Marijuana use disorder is common and often untreated
Survey shows marijuana use disorder linked to substance use/mental disorders and disability
Marijuana use disorder is common in the United States, is often associated with other substance use disorders, behavioral problems, and disability, and goes largely untreated, according to a new study conducted by the National Institute on Alcohol Abuse and Alcoholism (NIAAA), part of the National Institutes of Health. The analysis found that 2.5 percent of adults — nearly 6 million people — experienced marijuana use disorder in the past year, while 6.3 percent had met the diagnostic criteria for the disorder at some point in their lives. A report of the study, led by Bridget Grant, Ph.D., of the NIAAA Laboratory of Epidemiology and Biometry, appears online today in the American Journal of Psychiatry.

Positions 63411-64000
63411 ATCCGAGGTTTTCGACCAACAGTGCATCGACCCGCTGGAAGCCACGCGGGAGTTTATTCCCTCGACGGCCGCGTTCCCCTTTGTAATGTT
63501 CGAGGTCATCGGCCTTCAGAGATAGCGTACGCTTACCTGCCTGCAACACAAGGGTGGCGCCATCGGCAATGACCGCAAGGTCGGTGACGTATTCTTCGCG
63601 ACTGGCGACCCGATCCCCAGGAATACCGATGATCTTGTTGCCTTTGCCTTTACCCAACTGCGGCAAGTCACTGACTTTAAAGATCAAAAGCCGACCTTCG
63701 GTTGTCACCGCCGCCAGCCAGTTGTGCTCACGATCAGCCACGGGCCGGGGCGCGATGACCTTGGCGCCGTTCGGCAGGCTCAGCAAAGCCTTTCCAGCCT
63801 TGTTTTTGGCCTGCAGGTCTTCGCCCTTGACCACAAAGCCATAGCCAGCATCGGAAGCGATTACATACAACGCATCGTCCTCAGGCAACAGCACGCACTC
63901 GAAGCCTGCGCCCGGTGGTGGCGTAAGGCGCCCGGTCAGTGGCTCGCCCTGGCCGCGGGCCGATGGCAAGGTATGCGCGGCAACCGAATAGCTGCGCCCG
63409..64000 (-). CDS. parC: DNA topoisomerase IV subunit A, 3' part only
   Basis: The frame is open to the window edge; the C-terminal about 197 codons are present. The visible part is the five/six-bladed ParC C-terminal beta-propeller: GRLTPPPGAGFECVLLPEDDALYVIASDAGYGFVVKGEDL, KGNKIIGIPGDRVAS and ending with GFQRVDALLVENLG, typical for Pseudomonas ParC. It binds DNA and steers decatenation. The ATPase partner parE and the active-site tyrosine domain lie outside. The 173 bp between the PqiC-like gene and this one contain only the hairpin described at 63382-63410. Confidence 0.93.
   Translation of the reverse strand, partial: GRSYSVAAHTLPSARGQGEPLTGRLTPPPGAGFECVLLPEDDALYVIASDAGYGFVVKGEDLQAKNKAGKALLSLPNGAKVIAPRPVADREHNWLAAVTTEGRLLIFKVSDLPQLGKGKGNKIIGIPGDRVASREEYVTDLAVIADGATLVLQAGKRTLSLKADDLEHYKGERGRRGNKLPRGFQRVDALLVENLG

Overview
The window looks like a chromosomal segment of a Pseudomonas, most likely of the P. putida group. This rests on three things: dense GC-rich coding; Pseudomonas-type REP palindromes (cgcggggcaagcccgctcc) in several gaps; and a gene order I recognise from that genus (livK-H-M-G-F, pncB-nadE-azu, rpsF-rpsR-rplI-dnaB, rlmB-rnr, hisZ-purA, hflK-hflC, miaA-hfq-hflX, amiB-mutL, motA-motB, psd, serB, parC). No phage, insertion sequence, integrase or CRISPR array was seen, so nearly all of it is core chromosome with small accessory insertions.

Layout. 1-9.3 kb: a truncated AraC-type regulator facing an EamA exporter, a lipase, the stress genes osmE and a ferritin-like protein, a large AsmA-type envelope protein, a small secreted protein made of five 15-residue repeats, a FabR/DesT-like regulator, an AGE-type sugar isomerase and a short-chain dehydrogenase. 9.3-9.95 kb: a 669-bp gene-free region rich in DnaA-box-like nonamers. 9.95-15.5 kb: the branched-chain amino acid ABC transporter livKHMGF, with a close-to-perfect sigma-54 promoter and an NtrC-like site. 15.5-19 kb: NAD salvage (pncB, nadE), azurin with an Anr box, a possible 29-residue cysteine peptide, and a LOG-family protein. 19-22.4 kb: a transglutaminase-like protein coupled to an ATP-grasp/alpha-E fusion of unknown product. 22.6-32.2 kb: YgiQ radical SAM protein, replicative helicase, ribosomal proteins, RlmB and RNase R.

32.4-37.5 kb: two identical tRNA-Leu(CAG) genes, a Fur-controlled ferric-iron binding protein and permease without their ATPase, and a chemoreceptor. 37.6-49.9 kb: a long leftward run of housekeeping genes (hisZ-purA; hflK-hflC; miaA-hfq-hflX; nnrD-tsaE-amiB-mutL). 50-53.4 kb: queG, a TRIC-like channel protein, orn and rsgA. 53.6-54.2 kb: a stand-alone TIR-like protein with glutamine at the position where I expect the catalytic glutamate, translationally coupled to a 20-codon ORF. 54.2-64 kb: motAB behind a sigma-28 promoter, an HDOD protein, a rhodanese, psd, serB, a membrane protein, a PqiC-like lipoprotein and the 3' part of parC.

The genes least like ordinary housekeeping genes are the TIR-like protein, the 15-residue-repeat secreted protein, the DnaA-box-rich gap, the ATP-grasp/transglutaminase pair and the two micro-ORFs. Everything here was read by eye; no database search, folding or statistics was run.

“The new analysis complements previous population-level studies by Dr. Grant’s group that show that marijuana use can lead to harmful consequences for individuals and society,” said George F. Koob, Ph.D., director of NIAAA.
This page was last updated on Friday, January 21, 2022